July 28, 2008 at 1:02 PM ET
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Moonwalker Edgar Mitchell
speaks out on UFOs.
MSNBC's Alex Witt reports.
It sounds like a publicity stunt for the "X-Files" sequel: A real-life moonwalker, Apollo 14's Edgar Mitchell, says he was told that powerful alien beings have been among us for 60 years and that government officials have been carefully covering up that fact.
Mitchell's claims have caused a huge stir in the week since they were aired on a British radio show. But upon closer inspection, what the retired astronaut said was not all that earth-shattering - or even all that new.
"I happen to be privileged enough to be in on the fact that we have been visited on this planet, and the UFO phenomenon is real, although it's been covered up by governments for quite a long time," Mitchell told Kerrang Radio host Nick Margerrison.
The way Mitchell told it, the aliens look much like the little gray men depicted in most sci-fi sagas and possess technology far superior to ours - so superior that they could have wiped us out if they chose to.
That's a view held by millions of people who believe extraterrestrials are piloting at least some of the unidentified flying objects that have been reported over the past 60 years. But the fact that the view is coming from a celebrity spaceman, who has talked with military sources supposedly in the know, invests Mitchell's pronouncements with greater authority.
Or does it?
As astronomer Phil Plait points out on his Bad Astronomy blog, just because you're a moonwalker (or a military officer, for that matter) doesn't mean you're entitled to a "get out of reality free" card. And in follow-up interviews with Discovery.com and BlogTalkRadio, Mitchell acknowledged that his evidence is essentially hearsay.
Mitchell emphasized that his UFO views are not based upon his personal experience as a NASA astronaut, but rather upon unofficial talks he's had with witnesses involved in the 1947 Roswell incident and other sightings. He put a lot of weight on the experience of a Navy admiral who tried to follow up on the witnesses' claims but found himself shut out from the top-secret stuff.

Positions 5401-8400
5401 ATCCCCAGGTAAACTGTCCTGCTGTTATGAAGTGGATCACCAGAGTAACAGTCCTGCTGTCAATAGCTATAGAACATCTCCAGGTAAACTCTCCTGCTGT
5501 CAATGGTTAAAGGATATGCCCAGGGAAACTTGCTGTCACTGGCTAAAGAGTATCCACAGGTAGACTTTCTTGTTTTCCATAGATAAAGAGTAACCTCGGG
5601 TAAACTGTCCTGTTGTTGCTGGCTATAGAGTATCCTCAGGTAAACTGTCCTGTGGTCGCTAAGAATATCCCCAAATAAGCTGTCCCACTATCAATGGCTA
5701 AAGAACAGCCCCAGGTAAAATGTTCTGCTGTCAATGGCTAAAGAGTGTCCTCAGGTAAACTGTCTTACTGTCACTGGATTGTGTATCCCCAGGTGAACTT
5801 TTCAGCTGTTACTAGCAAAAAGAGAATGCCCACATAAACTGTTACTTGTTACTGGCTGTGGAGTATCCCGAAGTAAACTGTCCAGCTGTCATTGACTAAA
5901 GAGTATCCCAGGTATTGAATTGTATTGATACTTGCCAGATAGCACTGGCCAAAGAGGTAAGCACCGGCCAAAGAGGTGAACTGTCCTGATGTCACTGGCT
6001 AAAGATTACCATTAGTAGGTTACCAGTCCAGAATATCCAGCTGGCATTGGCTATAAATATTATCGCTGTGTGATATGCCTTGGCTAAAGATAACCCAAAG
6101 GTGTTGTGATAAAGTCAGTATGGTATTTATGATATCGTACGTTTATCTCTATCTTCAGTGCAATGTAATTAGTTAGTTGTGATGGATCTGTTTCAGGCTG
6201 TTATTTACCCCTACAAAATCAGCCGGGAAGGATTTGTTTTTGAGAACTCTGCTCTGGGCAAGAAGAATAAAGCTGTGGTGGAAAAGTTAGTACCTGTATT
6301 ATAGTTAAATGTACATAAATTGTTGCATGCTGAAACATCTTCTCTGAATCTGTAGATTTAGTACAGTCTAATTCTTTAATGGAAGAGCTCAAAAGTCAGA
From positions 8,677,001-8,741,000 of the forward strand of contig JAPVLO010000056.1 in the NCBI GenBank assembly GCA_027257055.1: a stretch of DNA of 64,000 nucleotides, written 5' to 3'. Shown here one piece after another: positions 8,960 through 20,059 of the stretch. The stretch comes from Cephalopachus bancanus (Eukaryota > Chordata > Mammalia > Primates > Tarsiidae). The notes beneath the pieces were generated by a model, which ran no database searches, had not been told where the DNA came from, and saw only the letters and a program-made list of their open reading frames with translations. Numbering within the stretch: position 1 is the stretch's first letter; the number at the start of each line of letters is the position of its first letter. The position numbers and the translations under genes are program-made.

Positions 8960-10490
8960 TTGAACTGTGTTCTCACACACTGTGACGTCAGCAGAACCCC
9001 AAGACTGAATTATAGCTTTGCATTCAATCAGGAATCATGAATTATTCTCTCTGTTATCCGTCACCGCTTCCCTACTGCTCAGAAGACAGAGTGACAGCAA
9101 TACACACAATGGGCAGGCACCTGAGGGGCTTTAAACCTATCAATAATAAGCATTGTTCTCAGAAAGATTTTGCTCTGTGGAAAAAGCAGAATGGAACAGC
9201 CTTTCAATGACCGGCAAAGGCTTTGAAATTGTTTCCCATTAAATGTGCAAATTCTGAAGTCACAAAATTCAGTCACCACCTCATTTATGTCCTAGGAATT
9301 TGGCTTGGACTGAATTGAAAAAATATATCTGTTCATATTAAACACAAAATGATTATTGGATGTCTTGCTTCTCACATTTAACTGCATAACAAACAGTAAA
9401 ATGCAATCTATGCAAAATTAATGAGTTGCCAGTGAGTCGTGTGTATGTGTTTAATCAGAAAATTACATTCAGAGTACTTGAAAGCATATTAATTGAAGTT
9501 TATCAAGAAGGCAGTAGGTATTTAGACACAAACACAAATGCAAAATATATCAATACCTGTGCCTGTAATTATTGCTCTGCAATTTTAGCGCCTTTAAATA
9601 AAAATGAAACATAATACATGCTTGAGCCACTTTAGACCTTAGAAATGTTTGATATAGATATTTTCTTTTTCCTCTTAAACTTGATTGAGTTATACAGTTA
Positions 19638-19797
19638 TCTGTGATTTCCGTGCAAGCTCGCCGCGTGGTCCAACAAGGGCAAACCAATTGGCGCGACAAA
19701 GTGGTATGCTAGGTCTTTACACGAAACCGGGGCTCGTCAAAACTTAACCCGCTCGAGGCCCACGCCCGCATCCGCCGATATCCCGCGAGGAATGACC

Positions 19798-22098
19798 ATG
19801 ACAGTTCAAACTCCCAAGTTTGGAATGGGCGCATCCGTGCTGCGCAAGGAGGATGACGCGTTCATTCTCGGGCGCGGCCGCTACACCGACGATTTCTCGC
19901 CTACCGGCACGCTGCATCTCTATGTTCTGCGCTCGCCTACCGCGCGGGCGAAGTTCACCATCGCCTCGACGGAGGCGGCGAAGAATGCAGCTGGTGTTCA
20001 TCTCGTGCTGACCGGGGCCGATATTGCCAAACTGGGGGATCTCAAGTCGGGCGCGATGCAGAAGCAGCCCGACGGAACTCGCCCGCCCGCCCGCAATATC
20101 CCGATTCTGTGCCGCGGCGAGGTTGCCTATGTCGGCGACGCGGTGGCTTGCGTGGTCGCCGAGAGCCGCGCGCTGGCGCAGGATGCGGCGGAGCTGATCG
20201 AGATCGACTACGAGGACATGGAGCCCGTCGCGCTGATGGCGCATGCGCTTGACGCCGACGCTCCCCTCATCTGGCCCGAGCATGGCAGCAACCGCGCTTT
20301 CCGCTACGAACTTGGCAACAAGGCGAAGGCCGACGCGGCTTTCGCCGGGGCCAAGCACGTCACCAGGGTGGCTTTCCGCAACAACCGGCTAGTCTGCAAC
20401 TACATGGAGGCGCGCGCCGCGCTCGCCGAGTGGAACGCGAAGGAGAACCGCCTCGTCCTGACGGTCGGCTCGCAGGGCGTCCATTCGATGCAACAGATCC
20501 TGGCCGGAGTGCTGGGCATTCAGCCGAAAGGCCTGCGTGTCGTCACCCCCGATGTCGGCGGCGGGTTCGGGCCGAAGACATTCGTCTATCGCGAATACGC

It's well-known that some military officials suspected there was something spooky about Roswell, even after the U.S. Air Force announced in 1997 that it had fully explained the UFO reports and was closing out its file on the subject.
The best-known believer with Pentagon credentials was retired Air Force Col. Philip Corso, who spilled what he knew (and heard from others) about the alien conspiracy in a book titled "The Day After Roswell." In a 1997 interview, Corso told me he wrote the book because one of his key sources had passed away, releasing him from a vow of silence.
Corso himself passed away a year after that interview took place, but there are surely other military sources holding onto secondhand or thirdhand secrets. So it's not so surprising that Mitchell was "privileged enough" to hear some of those secrets - and it's not so new that he's bringing them to public attention.
In the Discovery.com Q&A, Mitchell acknowledged that he's been trying to spread the word about UFOs for more than a decade. At one time, he was working with The Disclosure Project, but in this 2001 interview with physicist-ufologist Jack Sarfatti, Mitchell complained that the project was improperly describing him as a UFO "witness." The moonwalker said he had heard disclosures from other seemingly knowledgeable individuals, "mostly of yesteryear," but had no firsthand knowledge himself.
Mitchell stuck to that story in a Fourth of July interview with CNN's Larry King - on a UFO-themed show that made less of a splash than last week's Kerrang interview.
So why did the more recent interview spark more of a buzz?
For one thing, Mitchell played up the references to advanced technology, as well as the idea that "we would be gone by now" if the aliens had been hostile. That added some extra color to Mitchell's oft-told tales about the little gray men. For another thing, he had a bigger piece of the spotlight on Kerrang - as well as an interviewer who was deeply impressed by what the astronaut had to say. ("Wow! This is big!" Margerrison told Mitchell.)
But the most important factor may well be something so mysterious it's worthy of an "X-Files" investigation: What makes a particular nugget of information go viral? How do you get an item picked up by BoingBoing and The Daily Mail, on Newsvine and MSNBC on cable? The truth is out there ... at least about the viral effect, if not about UFOs.
Feel free to weigh in with your comments, either on UFOs or on Internet epidemiology. And as long as we're on the subject, check out my UFO viewing tips, register your opinion in our long-running Live Vote, take our UFO quiz, click through six real-life X-Files and take on your very own search for UFOs.